When Ed Schultz, the exuberant progressive cheerleader who hosts a nightly MSNBC show, exhorts his viewers to "Get your cell phones out," brace yourself -- chances are a comically slanted question is coming.
Since its debut more than a year ago, "The Ed Show" has featured a text message poll. After a lengthy, often impassioned monologue from the host, viewers are asked to text their replies, with the results announced at the end of the hour. It's a harmless gimmick and "Ed" is hardly the first show to use it. But Ed's poll has a unique twist: More often than not, 85 percent or more of the audience will come down on the same side -- Ed's side.
That's what happens when you ask questions like Friday night's: "Do you think it's a good thing that President Obama is fighting harder against the Republicans?" Not surprisingly, 95 percent of the show's liberal audience -- which has been subject to countless hours of Ed pleading with the president to adopt a more assertive posture -- thought it was a good thing. The "Ed" show polls have all the suspense of a sham third-world election. It's enough to make us wonder: Why does anyone even bother replying?
Here are our 12 favorite ridiculously leading "Ed Show" poll questions of the last few months:
- "Do you trust Republicans to play by the rules with election money?" 5 percent yes; 95 percent no (Oct. 19).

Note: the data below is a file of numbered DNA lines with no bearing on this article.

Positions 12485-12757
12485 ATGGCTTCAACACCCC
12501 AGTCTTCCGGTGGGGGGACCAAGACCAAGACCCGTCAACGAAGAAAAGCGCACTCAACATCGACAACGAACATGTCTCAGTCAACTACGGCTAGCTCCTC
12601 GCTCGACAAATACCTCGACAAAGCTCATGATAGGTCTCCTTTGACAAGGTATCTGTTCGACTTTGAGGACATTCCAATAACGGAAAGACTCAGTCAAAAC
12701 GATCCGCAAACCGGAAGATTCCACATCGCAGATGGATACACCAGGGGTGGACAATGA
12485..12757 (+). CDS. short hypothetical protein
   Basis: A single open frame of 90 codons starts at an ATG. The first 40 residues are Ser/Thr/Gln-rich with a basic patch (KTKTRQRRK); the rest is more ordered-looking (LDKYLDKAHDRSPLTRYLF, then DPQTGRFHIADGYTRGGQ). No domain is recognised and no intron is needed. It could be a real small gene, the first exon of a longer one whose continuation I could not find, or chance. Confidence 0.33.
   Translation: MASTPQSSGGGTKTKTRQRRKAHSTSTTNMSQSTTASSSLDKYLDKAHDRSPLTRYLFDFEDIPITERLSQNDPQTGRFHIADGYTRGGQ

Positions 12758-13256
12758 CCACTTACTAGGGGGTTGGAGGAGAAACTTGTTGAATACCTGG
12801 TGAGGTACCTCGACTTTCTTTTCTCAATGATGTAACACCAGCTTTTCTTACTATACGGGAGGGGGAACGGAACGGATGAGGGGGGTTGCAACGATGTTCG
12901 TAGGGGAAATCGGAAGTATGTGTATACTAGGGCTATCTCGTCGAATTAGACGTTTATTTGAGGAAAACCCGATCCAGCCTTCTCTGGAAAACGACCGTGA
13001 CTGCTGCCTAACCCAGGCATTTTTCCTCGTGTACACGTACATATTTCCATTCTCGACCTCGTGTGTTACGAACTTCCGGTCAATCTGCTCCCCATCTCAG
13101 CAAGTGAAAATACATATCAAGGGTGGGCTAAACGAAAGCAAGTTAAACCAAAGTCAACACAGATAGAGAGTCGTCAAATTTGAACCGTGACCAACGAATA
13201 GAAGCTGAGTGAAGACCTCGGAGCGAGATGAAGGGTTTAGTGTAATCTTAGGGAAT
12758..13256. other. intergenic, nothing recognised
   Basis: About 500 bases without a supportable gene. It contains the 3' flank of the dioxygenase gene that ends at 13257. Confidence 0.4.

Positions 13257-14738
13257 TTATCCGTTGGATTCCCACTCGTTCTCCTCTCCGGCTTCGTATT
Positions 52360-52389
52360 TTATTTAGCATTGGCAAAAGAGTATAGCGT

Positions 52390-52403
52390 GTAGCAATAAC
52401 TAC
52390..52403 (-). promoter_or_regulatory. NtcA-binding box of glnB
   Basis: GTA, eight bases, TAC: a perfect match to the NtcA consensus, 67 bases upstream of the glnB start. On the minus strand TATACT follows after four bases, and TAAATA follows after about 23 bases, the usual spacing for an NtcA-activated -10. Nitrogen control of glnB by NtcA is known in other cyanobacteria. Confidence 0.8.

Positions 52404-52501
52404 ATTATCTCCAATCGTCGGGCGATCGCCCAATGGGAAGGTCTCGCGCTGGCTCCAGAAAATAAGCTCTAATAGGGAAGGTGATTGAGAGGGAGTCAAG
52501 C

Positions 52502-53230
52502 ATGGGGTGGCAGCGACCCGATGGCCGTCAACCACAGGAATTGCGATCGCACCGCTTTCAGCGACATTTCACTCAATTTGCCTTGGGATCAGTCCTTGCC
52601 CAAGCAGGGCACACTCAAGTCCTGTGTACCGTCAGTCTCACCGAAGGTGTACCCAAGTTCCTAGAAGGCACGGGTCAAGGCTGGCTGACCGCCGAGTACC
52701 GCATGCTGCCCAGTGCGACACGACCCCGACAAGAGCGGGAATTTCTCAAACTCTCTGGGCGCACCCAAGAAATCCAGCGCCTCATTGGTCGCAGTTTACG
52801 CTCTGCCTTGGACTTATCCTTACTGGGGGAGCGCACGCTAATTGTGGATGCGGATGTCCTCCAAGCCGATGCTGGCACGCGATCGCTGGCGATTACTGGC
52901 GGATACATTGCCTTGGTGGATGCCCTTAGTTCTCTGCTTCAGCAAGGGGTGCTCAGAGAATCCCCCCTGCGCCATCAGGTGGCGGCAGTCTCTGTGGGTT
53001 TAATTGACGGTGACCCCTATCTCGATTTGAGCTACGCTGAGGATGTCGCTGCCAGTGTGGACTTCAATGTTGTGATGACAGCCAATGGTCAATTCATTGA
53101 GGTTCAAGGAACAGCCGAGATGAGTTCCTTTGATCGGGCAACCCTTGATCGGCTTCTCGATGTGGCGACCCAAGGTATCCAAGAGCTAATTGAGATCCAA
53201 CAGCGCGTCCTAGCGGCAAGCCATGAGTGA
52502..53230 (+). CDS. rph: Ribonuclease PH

- "Should reporters face arrest for asking tough questions?" 4 percent yes; 96 percent no (Oct. 18).
- "Are you in favor of abolishing the public school system?" 4 percent yes; 96 percent no (Oct. 14).
- "Do you think profitable U.S. companies have a patriotic responsibility to create American jobs?" 93 percent yes; 7 percent no (Oct. 7).
- "Do you think Republicans care more about saving money than educating kids?" 92 percent yes; 8 percent no (Sept. 29).
- "Do you believe Republican leadership has solutions for anything?" 11 percent yes; 89 percent no (Sept. 27).
- "Do you think the GOP and the righty talk show hosts are destroying the American dream?" 93 percent yes; 7 percent no (Sept. 21).
- "Do you think kids should need a parental permission slip to watch President Obama's speech?" 4 percent yes; 96 percent no (Sept. 14).
- "If Republicans win back the majority, do you believe that they would try to shut down the government and impeach President Obama?" 93 percent yes; 7 percent no (Sept. 2).
- "Do you think political candidates should be on the Fox News payroll?" 8 percent yes; 92 percent no (Aug. 17).
- "Do you think John Boehner cares more about playing golf or helping Americans?" 89 percent golf; 11 percent helping Americans (Aug. 9).
- "Do you believe big business wants to see President Obama fail?" 98 percent yes; 2 percent no (Aug. 3).